Antler point restrictions were shot down in a six-county tuberculosis management area despite mixed emotions among commissioners at the monthly Natural Resources Commission meeting.

The 4-2 vote regarding Deer Management Unit 487 followed more than an hour of debate that pitted Quality Deer Management Association members and the Michigan Department of Natural Resources against the agricultural community.

Bovine TB is dependent on herd density, and science has proven that older bucks tend to be the greatest vector for the disease.

DNR Wildlife Division Chief Russ Mason and deer specialist Chad Stewart said that they can’t be sure enacting an APR would in fact decrease the deer population in Northeastern Michigan. Mason and Stewart used numbers from the Northwest 12, an APR success story, to demonstrate that APRs can increase doe harvests.

Not everyone was buying it, though. Commissioner Christine Crumbaugh said that there was no scientific proof that the APRs in the Northwest 12 actually lowered deer population numbers. In fact, she said, they increased.

There was a unanimous consensus that what the DNR has been doing for the past several decades has not worked and that a new plan needs to come to fruition. DNR Director Keith Creagh will begin meeting with the United States Department of Agriculture at some point in the future to begin discussing methods of eradicating bovine TB from deer and cattle herds.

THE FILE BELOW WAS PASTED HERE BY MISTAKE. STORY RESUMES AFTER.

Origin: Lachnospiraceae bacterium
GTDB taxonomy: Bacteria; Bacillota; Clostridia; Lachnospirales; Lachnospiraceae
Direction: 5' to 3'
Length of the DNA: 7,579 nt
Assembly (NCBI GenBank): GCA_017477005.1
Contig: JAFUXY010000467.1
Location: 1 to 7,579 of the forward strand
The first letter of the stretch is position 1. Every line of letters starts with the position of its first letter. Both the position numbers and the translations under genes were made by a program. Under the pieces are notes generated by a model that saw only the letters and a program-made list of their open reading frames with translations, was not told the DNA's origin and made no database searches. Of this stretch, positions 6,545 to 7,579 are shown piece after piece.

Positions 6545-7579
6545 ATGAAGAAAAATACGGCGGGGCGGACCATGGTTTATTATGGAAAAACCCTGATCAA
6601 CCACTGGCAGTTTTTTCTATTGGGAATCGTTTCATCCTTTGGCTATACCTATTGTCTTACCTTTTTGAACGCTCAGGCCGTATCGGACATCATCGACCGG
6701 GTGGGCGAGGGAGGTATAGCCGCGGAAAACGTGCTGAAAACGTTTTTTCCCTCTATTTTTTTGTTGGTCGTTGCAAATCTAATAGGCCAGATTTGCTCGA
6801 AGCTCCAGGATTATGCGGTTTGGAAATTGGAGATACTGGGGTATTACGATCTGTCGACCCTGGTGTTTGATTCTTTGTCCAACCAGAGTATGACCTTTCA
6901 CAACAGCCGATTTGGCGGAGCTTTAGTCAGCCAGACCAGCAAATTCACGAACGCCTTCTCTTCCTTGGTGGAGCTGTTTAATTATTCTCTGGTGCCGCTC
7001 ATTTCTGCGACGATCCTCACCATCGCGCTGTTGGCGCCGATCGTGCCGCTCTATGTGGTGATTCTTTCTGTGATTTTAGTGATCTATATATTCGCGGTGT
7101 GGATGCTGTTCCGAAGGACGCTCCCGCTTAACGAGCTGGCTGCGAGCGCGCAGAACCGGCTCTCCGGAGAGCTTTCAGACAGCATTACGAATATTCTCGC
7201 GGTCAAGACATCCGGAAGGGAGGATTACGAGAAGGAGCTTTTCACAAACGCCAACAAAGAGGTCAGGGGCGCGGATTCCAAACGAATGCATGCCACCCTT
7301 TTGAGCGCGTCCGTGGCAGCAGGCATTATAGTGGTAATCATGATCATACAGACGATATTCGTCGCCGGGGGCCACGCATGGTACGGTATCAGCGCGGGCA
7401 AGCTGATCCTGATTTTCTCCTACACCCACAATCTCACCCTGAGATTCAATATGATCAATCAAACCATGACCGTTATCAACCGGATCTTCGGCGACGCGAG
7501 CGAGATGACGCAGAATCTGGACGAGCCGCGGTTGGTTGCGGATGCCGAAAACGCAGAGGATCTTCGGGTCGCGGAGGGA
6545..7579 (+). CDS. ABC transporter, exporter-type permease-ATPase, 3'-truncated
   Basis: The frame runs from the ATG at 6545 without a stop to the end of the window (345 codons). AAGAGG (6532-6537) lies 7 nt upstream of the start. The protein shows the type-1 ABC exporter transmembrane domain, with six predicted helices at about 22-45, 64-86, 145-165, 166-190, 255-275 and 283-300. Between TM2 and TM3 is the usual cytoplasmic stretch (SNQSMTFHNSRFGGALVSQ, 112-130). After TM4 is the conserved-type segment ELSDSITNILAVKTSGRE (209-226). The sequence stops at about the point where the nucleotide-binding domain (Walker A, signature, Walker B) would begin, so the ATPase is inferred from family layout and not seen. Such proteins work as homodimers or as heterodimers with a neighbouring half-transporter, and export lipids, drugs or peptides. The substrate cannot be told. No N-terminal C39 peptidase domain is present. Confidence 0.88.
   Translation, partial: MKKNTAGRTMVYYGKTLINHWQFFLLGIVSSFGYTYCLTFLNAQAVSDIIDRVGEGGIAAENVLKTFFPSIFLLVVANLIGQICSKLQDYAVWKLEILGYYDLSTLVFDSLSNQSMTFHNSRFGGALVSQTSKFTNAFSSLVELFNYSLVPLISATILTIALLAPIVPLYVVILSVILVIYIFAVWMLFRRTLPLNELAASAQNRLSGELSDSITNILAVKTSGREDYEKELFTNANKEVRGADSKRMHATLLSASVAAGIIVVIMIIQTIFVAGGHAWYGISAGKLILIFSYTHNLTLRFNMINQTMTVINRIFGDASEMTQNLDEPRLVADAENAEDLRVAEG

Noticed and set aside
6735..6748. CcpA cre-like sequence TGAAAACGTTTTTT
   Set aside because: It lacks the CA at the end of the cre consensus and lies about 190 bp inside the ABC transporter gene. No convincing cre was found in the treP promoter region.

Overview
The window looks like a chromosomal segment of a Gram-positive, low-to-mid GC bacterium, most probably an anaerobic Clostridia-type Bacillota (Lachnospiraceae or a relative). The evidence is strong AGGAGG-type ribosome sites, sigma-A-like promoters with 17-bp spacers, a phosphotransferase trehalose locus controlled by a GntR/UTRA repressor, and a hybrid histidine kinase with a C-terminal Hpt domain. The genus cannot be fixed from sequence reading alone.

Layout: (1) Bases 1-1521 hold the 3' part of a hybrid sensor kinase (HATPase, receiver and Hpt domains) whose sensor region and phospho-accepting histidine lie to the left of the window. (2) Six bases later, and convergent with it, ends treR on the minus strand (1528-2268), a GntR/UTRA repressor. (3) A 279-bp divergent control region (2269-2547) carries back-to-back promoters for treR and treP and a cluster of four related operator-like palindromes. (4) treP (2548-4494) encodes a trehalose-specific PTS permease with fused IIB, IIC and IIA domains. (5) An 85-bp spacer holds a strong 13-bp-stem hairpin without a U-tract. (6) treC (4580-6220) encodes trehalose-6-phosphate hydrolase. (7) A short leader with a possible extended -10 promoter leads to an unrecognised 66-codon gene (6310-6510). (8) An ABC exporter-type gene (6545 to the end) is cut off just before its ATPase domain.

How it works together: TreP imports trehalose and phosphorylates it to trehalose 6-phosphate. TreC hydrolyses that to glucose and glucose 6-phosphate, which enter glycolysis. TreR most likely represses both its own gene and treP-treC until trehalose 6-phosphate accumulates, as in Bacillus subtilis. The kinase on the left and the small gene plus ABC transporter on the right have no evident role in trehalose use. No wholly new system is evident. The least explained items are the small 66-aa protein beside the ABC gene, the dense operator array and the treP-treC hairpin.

The Michigan Artic Grayling Initiative was introduced by DNR Assistant Chief of Fisheries Todd Grischke and biologist Frank Beaver from the Little River Band of Ottawa Indians. Not much information was disclosed about the upcoming restoration project – however, it was stated that the Department and tribe will follow in Montana’s footsteps with the use of remote-site incubators.

Fisheries also explained how the first year of its Michigan’s Fishing Tournament Information System worked out. Overall, the department found the registration of fishing tournaments to be a vital tool for collecting data about our fisheries and continued the program with plans to expand to salmon and other sport fishing tournaments.

Deer Management Assistance Permits will maintain status quo for one more year while the DNR and other organizations try to figure out if it is a viable option for Michigan hunters. DMAPs were contested by the Michigan Bow Hunters at the meeting because they feel firearm hunters already have enough time to harvest deer, they don’t need to be allotted more time during bow season, the president of MBH said.

Each department presented its respective budget and no significant changes were noted for fiscal year 2018.

Rounding out public comment was a slew of disgruntled business owners, guides and community members who believe that the chumming ban has had a negative effect on their livelihood. Commissioners did not offer much comment on the chumming ban which went into effect last year other than to say people will likely have to wait four more years before the subject is revisited.

The next meeting of the NRC will take place Aug. 10, 2017 at the Jackson Community College in Jackson, MI.

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